One of the hardest moments my grandmother had before passing away was admitting that she finally couldn’t live alone in her home anymore. She had lived in the same house since first moving to Brooks, Alberta. And even though she was in her mid-nineties and my grandfather had passed away years ago, she had remained in that house ever since and had no desire to leave it. She was lucky to have a boarder living with her in later years that helped her a great deal and a home care nurse that visited a few times a week to assist her with simple tasks, but we still worried about her living alone.
With so many members of the population reaching twilight years, senior safety is an important topic right now. And if your parents or grandparents are living unassisted, taking a few simple steps to ensure the house is safe just makes sense! Get started with these three steps:
Be Prepared for Fire
Remembering to check the batteries in a smoke alarm is something that everyone occasionally forgets. To ensure that smoke alarms in your family member’s home are operational, make a habit of changing the batteries and checking the alarm at the same time you check your own. Or, for even more peace of mind, consider replacing traditional alarms with ones that are hard-wired into the house’s electrical system so dead batteries aren’t a concern. And make sure the occupants have a sensible escape plan! Climbing down a rope ladder from a second story window might make sense for young adults, but can be far too hazardous an option for seniors.
Protect Against Theft
Hiding a key outside in case it’s forgotten is a common-sense way to ensure that Mom or Dad is never locked out in an emergency. But having that key exposed for anyone to find can be a danger when it comes to home security. The Master Lock 5422D Key Safe is the perfect compromise. Lock it on the property, store a spare key inside and then open it with a numerical combination if you ever need the key. It will provide great peace of mind knowing that your loved one can’t be locked out of the house, but that the spare key can’t be stolen or used by anyone else. For inside the house, secure valuables and essential papers in the SentrySafe Combination Fire Safe. It protects against fire, flood and theft so even in the event of a break-in, important items will be safe. And with the option of opening the safe either with a numerical combination or with two keys, seniors can pick the best option for them.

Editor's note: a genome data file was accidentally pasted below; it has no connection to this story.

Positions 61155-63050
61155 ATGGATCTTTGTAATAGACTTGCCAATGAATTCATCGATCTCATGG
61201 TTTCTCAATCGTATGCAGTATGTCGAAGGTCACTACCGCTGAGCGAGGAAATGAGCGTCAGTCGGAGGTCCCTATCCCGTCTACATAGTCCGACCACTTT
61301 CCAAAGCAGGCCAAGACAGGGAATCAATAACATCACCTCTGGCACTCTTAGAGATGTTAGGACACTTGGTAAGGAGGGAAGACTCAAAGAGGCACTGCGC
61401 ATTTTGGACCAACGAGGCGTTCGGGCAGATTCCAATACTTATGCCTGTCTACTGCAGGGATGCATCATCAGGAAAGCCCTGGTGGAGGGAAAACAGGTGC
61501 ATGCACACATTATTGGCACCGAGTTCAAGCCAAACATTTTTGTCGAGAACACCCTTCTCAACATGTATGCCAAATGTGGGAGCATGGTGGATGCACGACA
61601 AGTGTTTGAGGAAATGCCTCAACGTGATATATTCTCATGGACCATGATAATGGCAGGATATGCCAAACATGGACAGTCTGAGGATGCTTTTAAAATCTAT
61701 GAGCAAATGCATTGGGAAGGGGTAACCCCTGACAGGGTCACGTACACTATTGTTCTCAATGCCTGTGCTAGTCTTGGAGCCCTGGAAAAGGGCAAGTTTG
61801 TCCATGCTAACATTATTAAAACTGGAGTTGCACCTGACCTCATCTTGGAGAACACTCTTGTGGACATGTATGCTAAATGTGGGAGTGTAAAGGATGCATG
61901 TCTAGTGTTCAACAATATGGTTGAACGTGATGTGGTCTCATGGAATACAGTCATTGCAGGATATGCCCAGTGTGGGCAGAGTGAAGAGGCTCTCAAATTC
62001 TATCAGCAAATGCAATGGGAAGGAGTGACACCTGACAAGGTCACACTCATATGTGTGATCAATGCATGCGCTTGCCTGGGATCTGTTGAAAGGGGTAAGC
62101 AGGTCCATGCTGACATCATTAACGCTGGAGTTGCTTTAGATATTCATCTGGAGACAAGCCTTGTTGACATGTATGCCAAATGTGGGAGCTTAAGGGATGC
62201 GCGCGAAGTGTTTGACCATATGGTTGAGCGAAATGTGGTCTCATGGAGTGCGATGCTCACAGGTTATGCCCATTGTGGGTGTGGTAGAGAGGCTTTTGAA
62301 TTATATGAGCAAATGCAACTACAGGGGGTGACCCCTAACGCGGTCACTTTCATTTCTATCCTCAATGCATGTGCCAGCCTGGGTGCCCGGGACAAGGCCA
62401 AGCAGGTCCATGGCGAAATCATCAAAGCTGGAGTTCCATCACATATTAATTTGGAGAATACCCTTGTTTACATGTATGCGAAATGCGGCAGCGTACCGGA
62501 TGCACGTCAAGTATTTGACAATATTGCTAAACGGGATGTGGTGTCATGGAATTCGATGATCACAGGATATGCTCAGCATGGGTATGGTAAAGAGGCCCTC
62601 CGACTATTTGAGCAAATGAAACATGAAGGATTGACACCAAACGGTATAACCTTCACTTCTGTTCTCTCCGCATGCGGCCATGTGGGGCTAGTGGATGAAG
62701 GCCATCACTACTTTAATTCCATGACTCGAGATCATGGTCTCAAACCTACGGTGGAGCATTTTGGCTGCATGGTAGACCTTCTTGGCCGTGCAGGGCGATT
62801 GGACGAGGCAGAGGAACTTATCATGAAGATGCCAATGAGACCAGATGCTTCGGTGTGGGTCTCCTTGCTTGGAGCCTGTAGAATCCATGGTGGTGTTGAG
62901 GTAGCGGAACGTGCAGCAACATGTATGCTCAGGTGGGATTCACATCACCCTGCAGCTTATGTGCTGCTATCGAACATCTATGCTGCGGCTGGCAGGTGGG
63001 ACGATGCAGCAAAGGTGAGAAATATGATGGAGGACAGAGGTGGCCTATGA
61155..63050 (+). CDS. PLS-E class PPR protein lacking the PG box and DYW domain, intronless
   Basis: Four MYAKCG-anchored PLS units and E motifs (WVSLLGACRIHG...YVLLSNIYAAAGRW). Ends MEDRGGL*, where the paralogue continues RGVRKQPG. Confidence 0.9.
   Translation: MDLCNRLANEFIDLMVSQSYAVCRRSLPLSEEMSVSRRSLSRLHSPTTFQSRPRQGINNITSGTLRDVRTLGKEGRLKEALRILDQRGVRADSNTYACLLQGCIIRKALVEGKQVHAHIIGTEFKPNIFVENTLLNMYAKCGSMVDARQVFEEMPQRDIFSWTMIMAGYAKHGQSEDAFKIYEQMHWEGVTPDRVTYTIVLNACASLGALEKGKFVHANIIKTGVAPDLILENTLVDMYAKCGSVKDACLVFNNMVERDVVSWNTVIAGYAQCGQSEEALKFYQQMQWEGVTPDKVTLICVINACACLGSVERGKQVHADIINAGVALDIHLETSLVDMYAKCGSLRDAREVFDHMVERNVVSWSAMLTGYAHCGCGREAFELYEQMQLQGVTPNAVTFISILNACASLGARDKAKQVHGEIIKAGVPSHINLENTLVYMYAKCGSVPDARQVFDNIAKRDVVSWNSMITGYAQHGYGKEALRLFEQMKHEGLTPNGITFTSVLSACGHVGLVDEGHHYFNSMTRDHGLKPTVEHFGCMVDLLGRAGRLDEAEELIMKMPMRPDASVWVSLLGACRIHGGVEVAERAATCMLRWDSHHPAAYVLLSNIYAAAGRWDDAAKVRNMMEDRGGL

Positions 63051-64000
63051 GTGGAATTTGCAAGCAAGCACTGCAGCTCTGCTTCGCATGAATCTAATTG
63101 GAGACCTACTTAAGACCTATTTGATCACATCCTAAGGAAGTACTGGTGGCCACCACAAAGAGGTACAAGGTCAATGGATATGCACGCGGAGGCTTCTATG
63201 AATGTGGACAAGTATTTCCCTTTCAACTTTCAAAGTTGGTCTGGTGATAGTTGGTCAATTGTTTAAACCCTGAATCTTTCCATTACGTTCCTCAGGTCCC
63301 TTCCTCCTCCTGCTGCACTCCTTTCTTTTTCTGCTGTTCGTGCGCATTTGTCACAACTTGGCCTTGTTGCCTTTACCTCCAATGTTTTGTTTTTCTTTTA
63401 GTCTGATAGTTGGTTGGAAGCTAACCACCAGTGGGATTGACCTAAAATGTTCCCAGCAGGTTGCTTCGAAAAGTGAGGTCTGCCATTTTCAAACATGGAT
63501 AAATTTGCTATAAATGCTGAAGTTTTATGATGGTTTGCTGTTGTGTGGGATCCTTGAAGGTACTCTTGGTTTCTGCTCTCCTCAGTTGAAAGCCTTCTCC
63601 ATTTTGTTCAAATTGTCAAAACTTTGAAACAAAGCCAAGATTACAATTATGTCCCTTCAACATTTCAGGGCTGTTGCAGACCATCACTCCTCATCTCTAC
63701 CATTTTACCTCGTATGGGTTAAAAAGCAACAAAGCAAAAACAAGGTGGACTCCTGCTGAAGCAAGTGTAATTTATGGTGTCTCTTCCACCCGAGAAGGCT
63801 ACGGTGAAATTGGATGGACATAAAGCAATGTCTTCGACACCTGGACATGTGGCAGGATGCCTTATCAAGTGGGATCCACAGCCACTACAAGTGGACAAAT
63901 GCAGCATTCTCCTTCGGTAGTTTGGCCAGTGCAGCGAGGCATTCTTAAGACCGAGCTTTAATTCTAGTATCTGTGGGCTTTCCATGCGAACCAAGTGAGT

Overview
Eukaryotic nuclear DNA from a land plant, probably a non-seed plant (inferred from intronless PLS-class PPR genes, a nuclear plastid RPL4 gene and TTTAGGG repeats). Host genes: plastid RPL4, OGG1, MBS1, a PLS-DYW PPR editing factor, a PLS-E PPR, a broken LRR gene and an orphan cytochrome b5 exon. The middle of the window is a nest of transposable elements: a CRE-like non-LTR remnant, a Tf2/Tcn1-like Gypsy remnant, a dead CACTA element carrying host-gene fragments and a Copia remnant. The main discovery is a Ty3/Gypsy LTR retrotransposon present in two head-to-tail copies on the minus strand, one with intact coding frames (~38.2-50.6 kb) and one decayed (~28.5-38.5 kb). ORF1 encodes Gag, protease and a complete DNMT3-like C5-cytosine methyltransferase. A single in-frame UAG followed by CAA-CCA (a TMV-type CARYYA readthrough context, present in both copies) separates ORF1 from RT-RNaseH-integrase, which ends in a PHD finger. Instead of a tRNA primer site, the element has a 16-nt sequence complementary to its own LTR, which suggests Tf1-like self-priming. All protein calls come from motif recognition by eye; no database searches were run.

Plan for Injury Prevention
A simple fall is usually no big deal for a healthy young adult, but it can be devastating to a senior. If mobility is starting to become an issue for your parents or grandparents, a few simple changes in the house can make a big difference. Consider installing grab bars in bathrooms or stairwells and adding grips to slippery surfaces and smooth floors. Removing loose throw rugs is another simple way to help minimize falls. And double-check to make sure essential items are within reach rather than stored on high shelves. A little reorganizing can be a quick and easy way to make a home safer for an older resident.
With my dad in his eighties and living on a remote acreage in rural Saskatchewan, I know firsthand how worrisome it can be to have an elderly parent living alone. In my dad’s case, I’m lucky that he still lives with his wife so he won’t be helpless in the event of an emergency. And with a few simple additions to the house and a little work organizing for maximum mobility benefits, I can rest easy knowing that even though he lives in a remote area on his own, he’s ready for anything!